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"Of everyone I know, you come the closest to a 21st-century, Yiddishist version of Neil Cassidy and Jack Kerouac and the whole Beat Generation, hanging out and reciting Yiddish poetry 24 hours a day."

Jeff Warschauer, international klezmer guitarist, mandolinist, singer composer and teacher.

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"We should bring you to Ashkenaz just to wear your hat and walk around singing, dancing and speaking Yiddish."

Judy Wolff, Board of Directors, Ashkenaz Festival, Toronto, Canada, 2002

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"Michael Alpert embodied the entire angst of being with his his warm, multi-colored voice, switching suddenly from high flights of fancy, effervescent with life, to heartbreakingly tender sighs."

Liechtensteiner Vaterland


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Michael Alpert è "la" voce della canzone yiddish. Ricercatore, polistrumentista, cantante, poeta, ha incantato il pubblico dei cinque continenti. E' colui che ha "scovato" classici del repertorio klezmer, poi eseguiti da tutti i gruppi del mondo, come "Di Sapozhkelekh", o "Shnirele perele"... E' stato il direttore musicale del gigantesco progetto "In the Fiddler's House", con Itzhak Perlman, ed è parte del gruppo klezmer Brave Old World. Presenta un repertorio in parte da lui "scoperto", in parte di sua creazione, con la partecipazione degli altri musicisti che partecipano al Festival.

Francesco Spagnolo, FABBRICA EUROPA, Firenze, 2001.


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"The Saturday nite 'Bar-Mitsve' ranks among the top three folk dance events I've ever attended in my life!"
Dick Crum, premier US ethnic dance teacher and authority, on Michael Alpert with Brave Old World at Buffalo Gap Camp for the Cultural Arts, Labor Day, 1991.


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"I want to thank you from the bottom of my heart for helping provide one of the best moments of my life, because I think that - possibly for the first time in my life - I almost felt like a Jew, and I've never had an easy time in that area."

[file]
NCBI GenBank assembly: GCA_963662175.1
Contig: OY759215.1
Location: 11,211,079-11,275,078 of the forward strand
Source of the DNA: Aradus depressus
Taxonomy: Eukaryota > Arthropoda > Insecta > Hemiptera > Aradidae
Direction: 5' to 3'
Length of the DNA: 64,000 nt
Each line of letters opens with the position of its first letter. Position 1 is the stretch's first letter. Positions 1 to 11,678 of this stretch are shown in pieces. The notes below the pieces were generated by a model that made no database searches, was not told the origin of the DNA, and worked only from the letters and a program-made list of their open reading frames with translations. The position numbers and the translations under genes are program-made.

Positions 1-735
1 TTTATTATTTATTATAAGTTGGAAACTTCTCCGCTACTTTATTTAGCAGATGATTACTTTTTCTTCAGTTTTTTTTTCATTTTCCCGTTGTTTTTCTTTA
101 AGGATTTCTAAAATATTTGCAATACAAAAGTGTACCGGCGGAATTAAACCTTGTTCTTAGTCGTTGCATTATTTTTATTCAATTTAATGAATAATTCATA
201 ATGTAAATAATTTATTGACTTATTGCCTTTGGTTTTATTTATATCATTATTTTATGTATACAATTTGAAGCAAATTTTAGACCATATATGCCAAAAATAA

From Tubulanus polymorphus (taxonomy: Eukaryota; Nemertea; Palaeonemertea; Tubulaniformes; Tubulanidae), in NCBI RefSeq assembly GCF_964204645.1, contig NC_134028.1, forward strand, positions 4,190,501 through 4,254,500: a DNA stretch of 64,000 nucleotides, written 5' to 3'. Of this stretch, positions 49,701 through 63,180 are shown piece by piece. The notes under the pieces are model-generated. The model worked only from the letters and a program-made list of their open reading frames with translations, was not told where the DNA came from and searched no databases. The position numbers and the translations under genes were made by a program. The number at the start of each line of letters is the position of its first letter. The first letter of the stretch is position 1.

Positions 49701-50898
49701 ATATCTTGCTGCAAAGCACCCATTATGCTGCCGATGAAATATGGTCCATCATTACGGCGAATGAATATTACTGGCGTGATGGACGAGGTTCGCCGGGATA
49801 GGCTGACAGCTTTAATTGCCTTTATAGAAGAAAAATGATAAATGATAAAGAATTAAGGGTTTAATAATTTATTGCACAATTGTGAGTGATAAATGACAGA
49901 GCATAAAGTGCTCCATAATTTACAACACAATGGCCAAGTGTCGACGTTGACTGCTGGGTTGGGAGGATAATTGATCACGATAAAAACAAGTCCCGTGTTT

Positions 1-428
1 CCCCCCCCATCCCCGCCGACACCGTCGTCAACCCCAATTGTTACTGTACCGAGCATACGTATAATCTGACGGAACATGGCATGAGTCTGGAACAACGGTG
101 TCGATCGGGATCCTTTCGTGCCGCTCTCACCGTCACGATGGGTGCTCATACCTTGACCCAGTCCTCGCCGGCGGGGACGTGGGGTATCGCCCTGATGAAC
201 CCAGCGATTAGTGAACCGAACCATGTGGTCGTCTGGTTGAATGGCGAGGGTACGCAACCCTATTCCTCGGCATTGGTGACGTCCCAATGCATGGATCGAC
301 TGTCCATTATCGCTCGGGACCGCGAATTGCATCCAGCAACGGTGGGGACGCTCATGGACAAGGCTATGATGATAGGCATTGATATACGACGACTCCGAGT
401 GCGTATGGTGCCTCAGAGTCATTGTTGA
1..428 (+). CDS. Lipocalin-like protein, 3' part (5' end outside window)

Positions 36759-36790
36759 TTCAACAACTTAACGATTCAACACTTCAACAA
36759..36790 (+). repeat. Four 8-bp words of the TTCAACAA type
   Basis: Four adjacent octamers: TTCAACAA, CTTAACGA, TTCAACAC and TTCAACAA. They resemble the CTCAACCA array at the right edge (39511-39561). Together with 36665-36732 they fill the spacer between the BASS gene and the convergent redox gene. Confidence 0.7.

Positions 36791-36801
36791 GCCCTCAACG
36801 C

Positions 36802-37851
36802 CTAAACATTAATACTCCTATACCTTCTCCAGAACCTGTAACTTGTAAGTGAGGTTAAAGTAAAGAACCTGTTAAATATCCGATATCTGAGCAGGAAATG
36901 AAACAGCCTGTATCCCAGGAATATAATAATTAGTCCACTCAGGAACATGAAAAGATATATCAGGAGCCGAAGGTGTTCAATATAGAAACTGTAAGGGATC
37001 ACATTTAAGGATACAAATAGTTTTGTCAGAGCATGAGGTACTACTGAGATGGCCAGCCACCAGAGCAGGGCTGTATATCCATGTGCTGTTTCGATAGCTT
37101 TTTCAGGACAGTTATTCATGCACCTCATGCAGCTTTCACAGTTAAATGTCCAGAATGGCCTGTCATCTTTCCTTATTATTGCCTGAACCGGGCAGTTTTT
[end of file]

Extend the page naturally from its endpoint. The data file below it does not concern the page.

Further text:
Mel Diamond, former director, Buffalo Gap Camp for the Cultural Arts.

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Next came proof of how contemporary and relevant current re-workings of older Klezmer models can be: violinist Michael Alpert has written a ballad about Chernobyl and its once flowering Jewish community. Based on an old Ukrainian folk melody, its captivating music matches the text´s pointedness right from the first beat.

Der Tagesspiegel, Berlin, January 1992.

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"A pre-conference concert on Wednesday evening featured the wonderful trio the Singing Table, led by Michael Alpert, an erudite student of East European Jewish music and gifted musician.

Dr. Allan Nadler, FORWARD. Apr 18, 2003.

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"The international supergroup [The HipHopKhasene] had everyone who wandered over to the late-night showcase in Harbourfront's Brigantine Room on their feet dancing. It was a weird Ashkenaz fest mix of downtown yenta dykes, older granola Jews, hip bubbies and zaidies and scruffy, bearded 20-something Phish-heads.....Michael Alpert was the perfect badchan, a hiphop-styled wedding jester falling somewhere between an old-school Beastie Boy and your overzealous uncle after too much Manischevitz. He played well off violinist Sophie Solomon, whose amazing, keening instrumental wails snaked through the upbeat accordion-driven foot-stompers, while David Krakauer's slinky, serpentine clarinet work was a perfect complement. These dudes should be playing bar mitzvahs. It'd be a massive improvement over the tired macarena and cheesy oldies. "

NOW, Toronto, Sept 1, 2002, on M. Alpert in "The HipHopKhasene" at Toronto's "Ashkenaz"

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"He's the nicest guy on the whole airplane."
-- Melinda LeCourt, flight attendant, United flight 70, April 10, 2003.